Madre, Hablanos de la Guerra (Mother, Speak To Us of War)
This Jewish-Latina-Chilean-American author has turned out a zinger of a collection that will raise eyebrows in some areas, gratitude in others, and ire among the perpetrators of the outrages she documents in these bitter poems. Sparse and naked as the victims of man’s inhumanity to man who populate these brief histories, each vignette outlines a different example of the human reality of war.
The bomb-scorched children of Baghdad, the gaunt shadows of Auschwitz, the desaparecidos of Chile look back at readers from hollow eyes, and every poem ends with an unuttered “Why?” Irony is not lacking here. Peeking out from images of desolation, single lines resonate with an acerbity only mitigated by the dispassion of stark objectivity: “During the bombing of Iraq / In the United States / The President plays golf / A man watches television / Some girls are raped in a bar / A woman paints her nails / Without blinking.”
Occasionally, a moment of poignant beauty, laced with an anguished compassion for the young who are swept away in the rising tide of violence like random chips swirling down the eddies of an indifferent river, reminds readers that this is poetry: “The Vanished: One girl walked transparently / As if by a river / The other walked lifelessly / As if through a tunnel / One carried coins to buy blue flowers / The other wore a belt around her childish waist / They met midway / Embraced by death / Conspiring with hate // In an instant / The body of the girl in search of flowers / And the body of the other in search of heaven / Lay together / Asleep / Reconciled perhaps / In the dreams of the dead.”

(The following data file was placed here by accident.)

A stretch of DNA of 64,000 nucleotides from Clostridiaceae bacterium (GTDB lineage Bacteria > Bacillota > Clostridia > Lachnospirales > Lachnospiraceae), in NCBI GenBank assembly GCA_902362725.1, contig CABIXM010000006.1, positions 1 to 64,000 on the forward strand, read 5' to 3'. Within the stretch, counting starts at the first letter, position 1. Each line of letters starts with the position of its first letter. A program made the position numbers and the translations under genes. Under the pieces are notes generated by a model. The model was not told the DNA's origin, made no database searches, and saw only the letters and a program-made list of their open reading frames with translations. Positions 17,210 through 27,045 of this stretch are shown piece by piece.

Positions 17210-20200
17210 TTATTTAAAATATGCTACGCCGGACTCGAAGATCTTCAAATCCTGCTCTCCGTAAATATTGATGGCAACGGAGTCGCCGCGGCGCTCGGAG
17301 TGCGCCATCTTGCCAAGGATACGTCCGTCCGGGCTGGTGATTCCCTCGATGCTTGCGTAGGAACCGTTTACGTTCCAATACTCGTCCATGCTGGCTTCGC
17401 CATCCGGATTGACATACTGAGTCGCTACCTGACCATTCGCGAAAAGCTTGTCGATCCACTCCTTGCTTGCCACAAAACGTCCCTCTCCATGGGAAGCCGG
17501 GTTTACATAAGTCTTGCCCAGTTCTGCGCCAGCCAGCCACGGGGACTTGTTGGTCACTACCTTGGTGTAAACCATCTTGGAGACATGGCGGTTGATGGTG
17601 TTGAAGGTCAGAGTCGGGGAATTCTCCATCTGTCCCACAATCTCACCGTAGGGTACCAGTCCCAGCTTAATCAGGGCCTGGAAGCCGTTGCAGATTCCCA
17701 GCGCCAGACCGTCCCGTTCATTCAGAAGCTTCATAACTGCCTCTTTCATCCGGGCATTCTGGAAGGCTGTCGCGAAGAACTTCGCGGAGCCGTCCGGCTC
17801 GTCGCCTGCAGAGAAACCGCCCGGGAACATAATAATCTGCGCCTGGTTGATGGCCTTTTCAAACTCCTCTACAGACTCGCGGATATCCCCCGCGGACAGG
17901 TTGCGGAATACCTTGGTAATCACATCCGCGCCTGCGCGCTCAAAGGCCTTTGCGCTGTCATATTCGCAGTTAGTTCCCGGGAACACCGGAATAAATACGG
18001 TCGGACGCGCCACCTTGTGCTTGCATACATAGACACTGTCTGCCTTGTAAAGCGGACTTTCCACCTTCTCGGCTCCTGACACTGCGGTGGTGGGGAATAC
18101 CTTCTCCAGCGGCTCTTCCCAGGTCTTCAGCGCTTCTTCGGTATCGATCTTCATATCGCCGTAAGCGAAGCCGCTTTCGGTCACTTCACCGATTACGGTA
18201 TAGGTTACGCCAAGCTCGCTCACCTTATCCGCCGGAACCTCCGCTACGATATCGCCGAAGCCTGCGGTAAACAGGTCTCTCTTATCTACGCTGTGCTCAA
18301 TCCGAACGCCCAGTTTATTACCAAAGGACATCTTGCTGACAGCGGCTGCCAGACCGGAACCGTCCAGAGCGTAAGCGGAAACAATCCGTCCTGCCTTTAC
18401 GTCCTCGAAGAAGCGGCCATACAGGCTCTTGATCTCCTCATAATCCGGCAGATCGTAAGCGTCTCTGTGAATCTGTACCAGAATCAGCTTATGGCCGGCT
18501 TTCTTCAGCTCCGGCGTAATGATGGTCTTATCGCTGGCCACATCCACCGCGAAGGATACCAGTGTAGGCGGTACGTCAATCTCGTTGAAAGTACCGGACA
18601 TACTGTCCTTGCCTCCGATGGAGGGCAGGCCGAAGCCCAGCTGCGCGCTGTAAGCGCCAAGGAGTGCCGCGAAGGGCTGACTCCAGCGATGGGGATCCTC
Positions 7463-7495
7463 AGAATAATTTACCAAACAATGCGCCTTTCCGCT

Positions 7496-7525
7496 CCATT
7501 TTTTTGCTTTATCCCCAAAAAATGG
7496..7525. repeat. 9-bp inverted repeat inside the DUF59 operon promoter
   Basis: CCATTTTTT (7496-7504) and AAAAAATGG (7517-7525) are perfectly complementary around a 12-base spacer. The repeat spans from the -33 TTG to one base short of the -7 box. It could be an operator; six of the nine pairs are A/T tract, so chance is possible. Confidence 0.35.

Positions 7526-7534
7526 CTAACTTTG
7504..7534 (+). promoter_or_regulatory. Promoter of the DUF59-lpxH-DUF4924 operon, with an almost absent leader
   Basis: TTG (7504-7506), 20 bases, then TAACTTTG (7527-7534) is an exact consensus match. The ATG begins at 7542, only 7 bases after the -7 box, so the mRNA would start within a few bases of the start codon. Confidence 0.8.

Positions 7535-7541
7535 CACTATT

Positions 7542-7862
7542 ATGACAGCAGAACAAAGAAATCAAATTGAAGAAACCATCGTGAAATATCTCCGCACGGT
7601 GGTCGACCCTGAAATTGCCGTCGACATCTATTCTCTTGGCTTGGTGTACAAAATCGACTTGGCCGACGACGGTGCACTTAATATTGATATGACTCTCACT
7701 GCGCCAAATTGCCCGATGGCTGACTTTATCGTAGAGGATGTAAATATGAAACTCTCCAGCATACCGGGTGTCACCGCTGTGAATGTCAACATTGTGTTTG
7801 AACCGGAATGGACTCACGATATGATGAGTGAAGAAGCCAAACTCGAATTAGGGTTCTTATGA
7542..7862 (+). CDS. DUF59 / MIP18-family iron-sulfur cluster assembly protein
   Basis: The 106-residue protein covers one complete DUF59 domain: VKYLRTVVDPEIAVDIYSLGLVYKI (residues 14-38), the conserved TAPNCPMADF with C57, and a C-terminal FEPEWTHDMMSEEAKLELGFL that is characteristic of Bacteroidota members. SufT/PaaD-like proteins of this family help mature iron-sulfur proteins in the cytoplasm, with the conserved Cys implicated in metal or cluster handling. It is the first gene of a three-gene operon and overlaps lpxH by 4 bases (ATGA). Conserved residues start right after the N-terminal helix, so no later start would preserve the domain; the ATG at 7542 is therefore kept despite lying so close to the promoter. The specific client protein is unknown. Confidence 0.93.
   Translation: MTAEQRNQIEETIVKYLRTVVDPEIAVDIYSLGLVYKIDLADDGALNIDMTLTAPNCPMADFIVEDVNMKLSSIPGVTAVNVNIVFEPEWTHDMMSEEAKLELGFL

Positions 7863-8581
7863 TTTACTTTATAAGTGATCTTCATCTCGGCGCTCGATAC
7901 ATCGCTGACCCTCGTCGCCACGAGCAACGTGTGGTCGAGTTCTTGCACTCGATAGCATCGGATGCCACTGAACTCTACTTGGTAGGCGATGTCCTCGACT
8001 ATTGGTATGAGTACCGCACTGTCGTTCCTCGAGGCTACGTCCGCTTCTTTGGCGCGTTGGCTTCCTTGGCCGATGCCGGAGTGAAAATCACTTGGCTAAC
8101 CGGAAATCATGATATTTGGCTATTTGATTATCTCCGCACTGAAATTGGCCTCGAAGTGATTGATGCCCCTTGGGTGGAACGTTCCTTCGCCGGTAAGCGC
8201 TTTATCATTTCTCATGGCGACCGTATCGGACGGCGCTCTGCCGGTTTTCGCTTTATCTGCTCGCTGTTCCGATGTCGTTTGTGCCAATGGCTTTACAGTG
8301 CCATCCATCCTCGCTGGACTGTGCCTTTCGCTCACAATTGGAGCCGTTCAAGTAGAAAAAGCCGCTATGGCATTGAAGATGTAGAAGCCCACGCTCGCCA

Both the preface, from the author herself, and a lengthy introduction by her translator make it clear that these poems are not merely a spontaneous emotional reaction to any single event, or even to the horrors of war itself, but are based on a lifetime of observation and even personal grief occasioned by the accelerating indifference of modern social groups to human rights and human suffering.
Agosín will be familiar already to readers of ForeWord from a review of her previous collection of poems, Poetry for Josefina, also released by Sherman Asher. It was a tribute to her Chilean grandmother, forced to emigrate to America in the wake of dictatorial oppression. Kudos to her publisher for having the chutzpah to publish this book. If readers make it past the mud-slinging reactions of international oil magnates and homeland patriots-of-new-formation, they can breathe a collective sigh of relief and believe again for a few moments that it’s still safe to live in America.
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